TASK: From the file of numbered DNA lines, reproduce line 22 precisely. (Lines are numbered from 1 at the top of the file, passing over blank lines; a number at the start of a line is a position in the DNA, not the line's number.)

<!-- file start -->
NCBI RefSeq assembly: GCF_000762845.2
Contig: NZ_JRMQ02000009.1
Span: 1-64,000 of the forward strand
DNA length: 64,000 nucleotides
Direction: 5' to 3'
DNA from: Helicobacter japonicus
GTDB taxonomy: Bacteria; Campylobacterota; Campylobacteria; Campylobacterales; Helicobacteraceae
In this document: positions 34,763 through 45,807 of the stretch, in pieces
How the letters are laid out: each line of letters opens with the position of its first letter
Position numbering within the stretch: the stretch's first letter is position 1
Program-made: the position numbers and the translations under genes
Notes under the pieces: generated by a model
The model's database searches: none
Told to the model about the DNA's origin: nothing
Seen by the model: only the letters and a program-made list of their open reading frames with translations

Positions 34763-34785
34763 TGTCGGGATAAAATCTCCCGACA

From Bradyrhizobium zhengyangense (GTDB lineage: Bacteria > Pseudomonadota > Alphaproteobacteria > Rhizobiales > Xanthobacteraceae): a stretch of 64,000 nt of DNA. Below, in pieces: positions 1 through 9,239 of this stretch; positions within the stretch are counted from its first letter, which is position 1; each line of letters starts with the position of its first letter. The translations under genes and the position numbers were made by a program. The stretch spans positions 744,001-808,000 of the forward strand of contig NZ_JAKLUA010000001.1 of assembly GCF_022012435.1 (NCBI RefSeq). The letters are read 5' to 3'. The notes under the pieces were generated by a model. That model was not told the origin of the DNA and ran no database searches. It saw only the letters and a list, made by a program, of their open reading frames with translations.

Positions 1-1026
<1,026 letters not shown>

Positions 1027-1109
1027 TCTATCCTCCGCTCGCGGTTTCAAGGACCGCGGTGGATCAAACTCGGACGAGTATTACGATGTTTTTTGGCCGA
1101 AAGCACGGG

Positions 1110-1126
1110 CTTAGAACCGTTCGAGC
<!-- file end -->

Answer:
1027 TCTATCCTCCGCTCGCGGTTTCAAGGACCGCGGTGGATCAAACTCGGACGAGTATTACGATGTTTTTTGGCCGA